Date: Wed, 27 Jun 2007 19:22:09 -0700 (PDT)
From: “Beth Terry”
Subject: Re: Reference Number: 4959167

Thank you for your prompt response. I have a follow-up question. Do the Brita filters sold in Europe use a different technology from the ones sold in the U.S.? I found the following question and answer on the European Brita web site:

“Are Brita cartridges recyclable?
All components of the Brita cartridge are recyclable. Cartridges returned to Brita will be returned to our own recycling plant in Germany where the component parts are separated and processed for secondary use. Cartridges can be returned via our Freepost address below: BRITA RECYCLING, FREEPOST NAT17876, Bicester, OX26 4BR.”

Is there some reason that the U.S. filters cannot be recycled but the European ones can? I am really trying to find a way to be as ecologically responsible as I can.

Beth Terry


In addition, I sent an e-mail today to several other water filter companies asking whether their filters can be recycled. I found 2 companies online that advertise that they recycle their filters, however there are problems with both. Abundant Earth has a recycling program for their filters, which use copper-zinc (KDF) in combination with coconut shell carbon. But another company, Aquasana, says that they “no longer use KDF-55 in drinking water filters because high levels of copper are not good for the brain.” That’s it. No citation or other reference. Don’t know what that means. (BTW, I e-mailed Aquasana today to find out if their filters are recyclable. I’m guessing not.)

The other company that advertises a filter recycling program is TerraFlo. However, a statement on their home page indicates that they haven’t been taking any new orders since January of this year. Also, it’s very odd that nowhere on their site do they tell you what kind of filtration method is used. (Unless I missed it. It’s not in the FAQ.)

I’ve been reading about other methods such as reverse osmosis and distillation, which seem to be harmful because they leach all of the beneficial minerals out of the water.

So I need help. What method do you use to filter water? What do you do with the used filter?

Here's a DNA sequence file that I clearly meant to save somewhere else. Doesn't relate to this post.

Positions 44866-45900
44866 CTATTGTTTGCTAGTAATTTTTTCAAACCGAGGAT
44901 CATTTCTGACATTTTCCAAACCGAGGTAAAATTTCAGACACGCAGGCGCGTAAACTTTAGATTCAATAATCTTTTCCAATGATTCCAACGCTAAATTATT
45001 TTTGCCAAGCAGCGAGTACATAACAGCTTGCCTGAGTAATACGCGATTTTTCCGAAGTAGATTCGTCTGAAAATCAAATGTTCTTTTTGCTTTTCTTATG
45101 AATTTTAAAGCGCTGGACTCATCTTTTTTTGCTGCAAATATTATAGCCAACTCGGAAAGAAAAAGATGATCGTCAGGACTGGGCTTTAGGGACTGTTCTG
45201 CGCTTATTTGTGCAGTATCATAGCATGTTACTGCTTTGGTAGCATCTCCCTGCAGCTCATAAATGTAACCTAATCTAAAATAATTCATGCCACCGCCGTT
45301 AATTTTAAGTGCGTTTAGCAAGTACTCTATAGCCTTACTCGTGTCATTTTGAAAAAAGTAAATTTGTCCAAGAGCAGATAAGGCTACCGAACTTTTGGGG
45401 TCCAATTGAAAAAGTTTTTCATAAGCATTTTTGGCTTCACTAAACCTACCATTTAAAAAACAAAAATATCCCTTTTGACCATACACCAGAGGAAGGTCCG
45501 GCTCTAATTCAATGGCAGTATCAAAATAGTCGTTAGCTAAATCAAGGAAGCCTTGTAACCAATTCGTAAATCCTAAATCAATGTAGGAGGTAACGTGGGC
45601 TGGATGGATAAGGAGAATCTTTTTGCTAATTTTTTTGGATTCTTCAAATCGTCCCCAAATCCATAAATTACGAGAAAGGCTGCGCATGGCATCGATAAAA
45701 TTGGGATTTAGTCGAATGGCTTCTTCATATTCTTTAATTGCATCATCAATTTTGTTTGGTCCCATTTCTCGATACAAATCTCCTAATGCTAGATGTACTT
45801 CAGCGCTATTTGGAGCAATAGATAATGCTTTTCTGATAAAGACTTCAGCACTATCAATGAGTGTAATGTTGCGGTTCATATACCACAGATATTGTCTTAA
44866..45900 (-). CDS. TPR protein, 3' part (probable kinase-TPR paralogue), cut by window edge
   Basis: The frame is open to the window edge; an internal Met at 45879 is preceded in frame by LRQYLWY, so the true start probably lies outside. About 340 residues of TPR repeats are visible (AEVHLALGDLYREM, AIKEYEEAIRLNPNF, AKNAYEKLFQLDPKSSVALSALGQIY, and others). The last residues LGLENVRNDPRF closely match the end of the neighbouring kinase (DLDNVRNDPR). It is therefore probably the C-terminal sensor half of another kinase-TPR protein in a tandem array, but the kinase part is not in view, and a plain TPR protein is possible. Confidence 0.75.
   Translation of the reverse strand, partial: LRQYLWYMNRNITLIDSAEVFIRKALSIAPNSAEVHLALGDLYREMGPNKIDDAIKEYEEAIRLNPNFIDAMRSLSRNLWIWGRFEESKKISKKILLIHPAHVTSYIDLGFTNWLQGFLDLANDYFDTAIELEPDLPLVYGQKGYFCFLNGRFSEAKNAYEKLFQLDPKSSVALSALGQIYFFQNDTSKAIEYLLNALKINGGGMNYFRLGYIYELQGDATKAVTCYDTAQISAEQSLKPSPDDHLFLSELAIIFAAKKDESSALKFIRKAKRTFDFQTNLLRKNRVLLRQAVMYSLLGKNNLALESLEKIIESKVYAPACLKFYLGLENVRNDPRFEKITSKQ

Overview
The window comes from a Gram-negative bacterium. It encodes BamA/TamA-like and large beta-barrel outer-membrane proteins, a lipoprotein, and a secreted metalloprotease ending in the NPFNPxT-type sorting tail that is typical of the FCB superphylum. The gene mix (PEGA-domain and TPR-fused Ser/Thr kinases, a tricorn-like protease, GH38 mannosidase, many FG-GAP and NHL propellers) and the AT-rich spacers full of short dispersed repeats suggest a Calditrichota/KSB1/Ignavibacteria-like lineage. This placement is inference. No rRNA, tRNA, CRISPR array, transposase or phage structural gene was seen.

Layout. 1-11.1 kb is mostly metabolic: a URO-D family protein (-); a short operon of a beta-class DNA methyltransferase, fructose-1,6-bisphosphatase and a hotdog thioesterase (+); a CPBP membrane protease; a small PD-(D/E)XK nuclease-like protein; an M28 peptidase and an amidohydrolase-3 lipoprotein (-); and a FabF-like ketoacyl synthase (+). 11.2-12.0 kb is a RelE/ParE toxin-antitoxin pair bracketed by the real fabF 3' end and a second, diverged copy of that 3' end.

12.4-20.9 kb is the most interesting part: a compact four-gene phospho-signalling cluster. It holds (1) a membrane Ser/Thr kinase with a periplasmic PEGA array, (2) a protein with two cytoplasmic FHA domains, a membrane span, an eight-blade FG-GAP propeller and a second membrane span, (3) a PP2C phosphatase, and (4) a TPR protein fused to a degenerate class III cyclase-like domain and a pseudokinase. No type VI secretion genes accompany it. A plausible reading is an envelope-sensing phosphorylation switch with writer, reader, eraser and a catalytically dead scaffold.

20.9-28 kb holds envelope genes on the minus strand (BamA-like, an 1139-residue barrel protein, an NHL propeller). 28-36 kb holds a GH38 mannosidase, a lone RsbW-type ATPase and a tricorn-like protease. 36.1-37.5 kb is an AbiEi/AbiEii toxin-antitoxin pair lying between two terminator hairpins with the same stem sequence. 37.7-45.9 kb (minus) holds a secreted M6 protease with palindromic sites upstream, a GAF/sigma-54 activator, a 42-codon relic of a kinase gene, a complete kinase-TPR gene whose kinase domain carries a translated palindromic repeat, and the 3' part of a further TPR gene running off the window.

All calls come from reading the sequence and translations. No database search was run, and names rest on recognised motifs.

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Investigator Sam
9 years ago

I know this is old but hey.. it’s 2014 and ive still stumbled on this page… and Brita now recycles the filters In Canada for sure… If you’re canadian and to learn more go to

11 years ago

I know this is an older post and I just happened across it (just bought your book, fantastic!), so I thought I’d pitch in. You’re right about distilled and reverse osmosis, they do remove the healthy minerals. So does “ion exchange” if it’s a softener. The best method is to get a really good carbon filter, so it keeps the minerals and removes all the crap. My own filter is from Environmental Water Systems. Definitely a fantastic filter, and their plastic is all recyclable and BPA-free, and the filters are natural and recyclable. Hope that helps!

13 years ago

Brita filters are useless anyway. They don’t remove any truly harmful chemicals such as fluoride. Either get a better filter or skip it altogether – you are wasting your money on Brita.

water ionizers
14 years ago

Water ionizers are used for the general purpose of purifying the water that comes from our taps and it has been recommended by most health experts.

15 years ago

I read all the posts about the Brita filter with interest. My husband insisted we could send them back to Brita but now I know that’s only possible in the UK.